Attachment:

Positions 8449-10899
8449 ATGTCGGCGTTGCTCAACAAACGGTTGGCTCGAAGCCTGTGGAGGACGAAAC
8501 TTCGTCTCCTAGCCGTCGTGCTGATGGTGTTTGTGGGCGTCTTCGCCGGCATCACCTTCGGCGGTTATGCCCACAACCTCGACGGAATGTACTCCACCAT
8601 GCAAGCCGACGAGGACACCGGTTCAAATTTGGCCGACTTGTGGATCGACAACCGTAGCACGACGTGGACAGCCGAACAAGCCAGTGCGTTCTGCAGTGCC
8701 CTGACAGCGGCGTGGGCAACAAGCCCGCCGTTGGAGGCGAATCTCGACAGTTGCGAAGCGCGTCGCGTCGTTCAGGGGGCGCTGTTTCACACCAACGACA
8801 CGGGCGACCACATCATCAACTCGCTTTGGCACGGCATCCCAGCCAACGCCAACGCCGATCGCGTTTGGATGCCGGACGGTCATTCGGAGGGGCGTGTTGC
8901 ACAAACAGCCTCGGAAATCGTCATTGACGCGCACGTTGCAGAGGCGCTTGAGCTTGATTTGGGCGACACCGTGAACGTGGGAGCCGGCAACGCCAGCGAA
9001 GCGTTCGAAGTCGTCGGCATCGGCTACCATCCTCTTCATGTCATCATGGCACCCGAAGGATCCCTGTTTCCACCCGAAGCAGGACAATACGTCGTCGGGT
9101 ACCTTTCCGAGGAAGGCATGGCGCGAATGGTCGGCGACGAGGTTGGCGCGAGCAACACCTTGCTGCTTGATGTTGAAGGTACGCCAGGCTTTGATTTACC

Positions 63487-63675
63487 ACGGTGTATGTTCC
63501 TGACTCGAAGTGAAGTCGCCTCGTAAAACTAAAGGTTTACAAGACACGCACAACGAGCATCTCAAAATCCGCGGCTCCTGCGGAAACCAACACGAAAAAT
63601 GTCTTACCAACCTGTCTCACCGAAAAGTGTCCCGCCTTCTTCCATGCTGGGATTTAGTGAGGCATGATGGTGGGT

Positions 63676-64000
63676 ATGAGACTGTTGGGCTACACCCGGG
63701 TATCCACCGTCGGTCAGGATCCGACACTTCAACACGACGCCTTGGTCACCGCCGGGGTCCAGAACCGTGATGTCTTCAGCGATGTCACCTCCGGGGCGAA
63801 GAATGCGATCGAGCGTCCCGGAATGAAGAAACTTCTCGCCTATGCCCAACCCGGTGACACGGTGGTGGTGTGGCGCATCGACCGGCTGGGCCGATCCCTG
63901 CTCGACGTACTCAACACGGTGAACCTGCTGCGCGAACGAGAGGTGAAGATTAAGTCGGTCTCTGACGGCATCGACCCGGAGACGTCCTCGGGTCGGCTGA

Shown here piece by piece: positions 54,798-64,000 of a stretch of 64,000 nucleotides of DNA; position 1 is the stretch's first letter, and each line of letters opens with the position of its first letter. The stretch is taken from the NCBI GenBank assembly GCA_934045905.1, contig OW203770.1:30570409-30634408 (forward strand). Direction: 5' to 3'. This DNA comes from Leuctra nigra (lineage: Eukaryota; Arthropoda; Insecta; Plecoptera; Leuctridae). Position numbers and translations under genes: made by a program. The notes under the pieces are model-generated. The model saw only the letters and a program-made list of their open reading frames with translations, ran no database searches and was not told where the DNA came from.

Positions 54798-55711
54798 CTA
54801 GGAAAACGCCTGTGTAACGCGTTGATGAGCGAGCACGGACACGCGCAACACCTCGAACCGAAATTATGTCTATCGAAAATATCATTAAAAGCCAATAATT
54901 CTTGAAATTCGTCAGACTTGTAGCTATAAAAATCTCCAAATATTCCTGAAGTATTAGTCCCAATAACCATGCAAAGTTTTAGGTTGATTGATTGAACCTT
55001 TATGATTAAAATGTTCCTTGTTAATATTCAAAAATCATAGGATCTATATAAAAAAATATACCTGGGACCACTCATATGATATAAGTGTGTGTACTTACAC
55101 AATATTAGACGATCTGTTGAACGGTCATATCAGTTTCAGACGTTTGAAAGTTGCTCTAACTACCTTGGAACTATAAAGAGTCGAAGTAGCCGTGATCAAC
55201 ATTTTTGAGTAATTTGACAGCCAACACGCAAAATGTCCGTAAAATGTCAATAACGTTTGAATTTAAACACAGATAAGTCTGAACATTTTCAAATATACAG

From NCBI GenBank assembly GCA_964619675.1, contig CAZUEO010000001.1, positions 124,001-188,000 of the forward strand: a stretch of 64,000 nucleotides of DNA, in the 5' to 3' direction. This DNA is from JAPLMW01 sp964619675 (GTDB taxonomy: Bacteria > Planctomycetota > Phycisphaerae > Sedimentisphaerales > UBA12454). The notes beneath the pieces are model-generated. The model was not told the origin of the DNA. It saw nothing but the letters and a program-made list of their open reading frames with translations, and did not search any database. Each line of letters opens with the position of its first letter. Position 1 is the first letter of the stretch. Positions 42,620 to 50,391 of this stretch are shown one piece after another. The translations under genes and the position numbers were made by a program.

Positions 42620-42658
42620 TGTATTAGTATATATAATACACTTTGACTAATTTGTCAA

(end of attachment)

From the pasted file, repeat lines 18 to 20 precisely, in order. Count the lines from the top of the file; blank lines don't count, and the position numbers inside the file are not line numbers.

63901 CTCGACGTACTCAACACGGTGAACCTGCTGCGCGAACGAGAGGTGAAGATTAAGTCGGTCTCTGACGGCATCGACCCGGAGACGTCCTCGGGTCGGCTGA

Shown here piece by piece: positions 54,798-64,000 of a stretch of 64,000 nucleotides of DNA; position 1 is the stretch's first letter, and each line of letters opens with the position of its first letter. The stretch is taken from the NCBI GenBank assembly GCA_934045905.1, contig OW203770.1:30570409-30634408 (forward strand). Direction: 5' to 3'. This DNA comes from Leuctra nigra (lineage: Eukaryota; Arthropoda; Insecta; Plecoptera; Leuctridae). Position numbers and translations under genes: made by a program. The notes under the pieces are model-generated. The model saw only the letters and a program-made list of their open reading frames with translations, ran no database searches and was not told where the DNA came from.

Positions 54798-55711